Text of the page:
By Martha Toll
My passion to address and end homelessness began at the CCNV Federal Shelter in Washington DC in the late 1980’s. The ongoing lack of housing for so many Americans continues to drive my work. Then as now, a place to call home and a job are the most frequently expressed hopes and needs of people experiencing homelessness.
Today we are at a critical juncture. We have a Federal Administration fully engaged in creating and supporting the public-private partnerships necessary to end homelessness in this country. Opening Doors presents the framework for communities to end homelessness. A key part of this effort is ensuring that homeless assistance providers know how to support people experiencing homelessness to obtain employment and training.
10/30/2014 - Partnerships for Opening Doors – Ending Homelessness through Meaningful and Sustainable Employment
“One of the best ways to eliminate homelessness is to get people jobs,” said Labor Secretary and Chair of the U.S. Interagency Council on Homelessness (USICH) Thomas Perez at the Partnerships for Opening Doors summit, which took place at the Labor Department's headquarters in Washington, DC, on October 16, 2014.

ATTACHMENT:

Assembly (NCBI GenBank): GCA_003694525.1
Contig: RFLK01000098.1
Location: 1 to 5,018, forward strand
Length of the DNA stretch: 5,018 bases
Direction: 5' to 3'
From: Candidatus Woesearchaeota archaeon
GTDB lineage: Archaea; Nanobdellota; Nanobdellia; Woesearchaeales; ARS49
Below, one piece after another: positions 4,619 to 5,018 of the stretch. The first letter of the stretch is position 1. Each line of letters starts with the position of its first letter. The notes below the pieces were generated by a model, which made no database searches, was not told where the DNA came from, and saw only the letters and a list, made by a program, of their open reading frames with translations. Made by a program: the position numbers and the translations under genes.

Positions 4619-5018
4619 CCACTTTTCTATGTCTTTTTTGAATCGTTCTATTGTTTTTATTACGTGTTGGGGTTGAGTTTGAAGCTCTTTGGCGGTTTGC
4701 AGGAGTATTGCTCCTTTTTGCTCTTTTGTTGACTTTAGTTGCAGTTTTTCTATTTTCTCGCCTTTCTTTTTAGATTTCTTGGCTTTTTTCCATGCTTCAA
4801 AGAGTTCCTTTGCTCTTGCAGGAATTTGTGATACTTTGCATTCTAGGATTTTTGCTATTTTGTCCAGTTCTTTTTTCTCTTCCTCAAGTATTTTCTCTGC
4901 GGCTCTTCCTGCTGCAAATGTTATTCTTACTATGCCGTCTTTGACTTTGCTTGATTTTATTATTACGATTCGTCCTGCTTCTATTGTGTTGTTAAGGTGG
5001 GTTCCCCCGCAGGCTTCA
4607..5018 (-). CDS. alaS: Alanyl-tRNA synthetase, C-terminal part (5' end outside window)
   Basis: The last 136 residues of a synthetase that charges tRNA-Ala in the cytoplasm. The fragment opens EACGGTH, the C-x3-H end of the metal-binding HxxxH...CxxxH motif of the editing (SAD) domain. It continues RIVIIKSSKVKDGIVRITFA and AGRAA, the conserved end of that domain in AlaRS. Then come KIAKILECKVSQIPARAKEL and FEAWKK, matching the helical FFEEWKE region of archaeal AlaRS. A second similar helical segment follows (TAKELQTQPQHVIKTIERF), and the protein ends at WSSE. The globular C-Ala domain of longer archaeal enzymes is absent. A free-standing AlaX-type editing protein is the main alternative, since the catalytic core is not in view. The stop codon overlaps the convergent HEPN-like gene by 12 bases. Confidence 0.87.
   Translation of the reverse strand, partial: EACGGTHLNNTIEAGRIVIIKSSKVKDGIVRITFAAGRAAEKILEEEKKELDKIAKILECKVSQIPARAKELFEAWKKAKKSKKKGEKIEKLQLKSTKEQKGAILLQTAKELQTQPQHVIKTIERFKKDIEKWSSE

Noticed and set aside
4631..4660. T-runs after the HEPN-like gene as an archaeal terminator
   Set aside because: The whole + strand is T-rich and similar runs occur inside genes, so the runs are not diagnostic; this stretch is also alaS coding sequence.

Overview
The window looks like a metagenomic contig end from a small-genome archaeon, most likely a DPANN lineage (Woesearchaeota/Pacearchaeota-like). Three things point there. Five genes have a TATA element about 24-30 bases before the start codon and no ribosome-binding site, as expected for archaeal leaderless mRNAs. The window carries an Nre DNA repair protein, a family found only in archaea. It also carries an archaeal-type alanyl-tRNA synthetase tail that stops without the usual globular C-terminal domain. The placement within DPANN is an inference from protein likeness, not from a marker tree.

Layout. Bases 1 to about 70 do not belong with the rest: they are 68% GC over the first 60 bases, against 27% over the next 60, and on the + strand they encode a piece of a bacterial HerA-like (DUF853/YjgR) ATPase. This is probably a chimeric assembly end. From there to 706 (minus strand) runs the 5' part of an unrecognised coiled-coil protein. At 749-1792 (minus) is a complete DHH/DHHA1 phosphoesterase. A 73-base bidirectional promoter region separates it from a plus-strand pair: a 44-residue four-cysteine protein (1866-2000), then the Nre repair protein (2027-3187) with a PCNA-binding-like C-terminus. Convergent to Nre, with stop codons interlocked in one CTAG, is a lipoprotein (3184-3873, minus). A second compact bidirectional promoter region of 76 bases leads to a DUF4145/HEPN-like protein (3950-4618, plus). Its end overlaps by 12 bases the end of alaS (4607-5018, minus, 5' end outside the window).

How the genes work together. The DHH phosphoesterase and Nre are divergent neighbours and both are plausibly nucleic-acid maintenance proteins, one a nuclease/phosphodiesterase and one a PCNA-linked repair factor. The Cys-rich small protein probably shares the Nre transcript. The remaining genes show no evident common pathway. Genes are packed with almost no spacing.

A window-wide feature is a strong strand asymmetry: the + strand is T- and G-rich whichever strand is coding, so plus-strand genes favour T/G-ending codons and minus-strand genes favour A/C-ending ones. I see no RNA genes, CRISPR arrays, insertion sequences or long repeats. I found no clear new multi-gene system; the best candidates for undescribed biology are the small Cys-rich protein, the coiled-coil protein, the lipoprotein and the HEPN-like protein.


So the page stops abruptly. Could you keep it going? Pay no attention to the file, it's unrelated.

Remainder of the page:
Co-hosted by the Departments of Labor (DOL) and Housing and Urban Development (HUD), USICH and the Butler Family Fund, the day-long national summit focused on integrating employment and housing strategies to prevent and end homelessness. Leaders from 11 communities representing Workforce Investment Boards, Continuums of Care, state Workforce Development Councils, advocacy and community-based and national nonprofit organizations engaged in intensive discussions to identify key actions for Federal partners to take to improve access to meaningful and sustainable employment, skills training, and supportive training for people experiencing or at-risk of homelessness.
by Eric Grumdahl, USICH Policy Director
For many people confronting homelessness, employment can mean the difference between housing and homelessness. The Workforce Innovation and Opportunity Act (WIOA), signed into law by President Barack Obama on Tuesday, fosters local innovation and focus on providing employment supports for people experiencing homelessness, by clarifying that the central purpose of the workforce system is to support people with significant barriers to employment. In doing so, WIOA and the President’s job-skills agenda will accelerate progress on ending homelessness.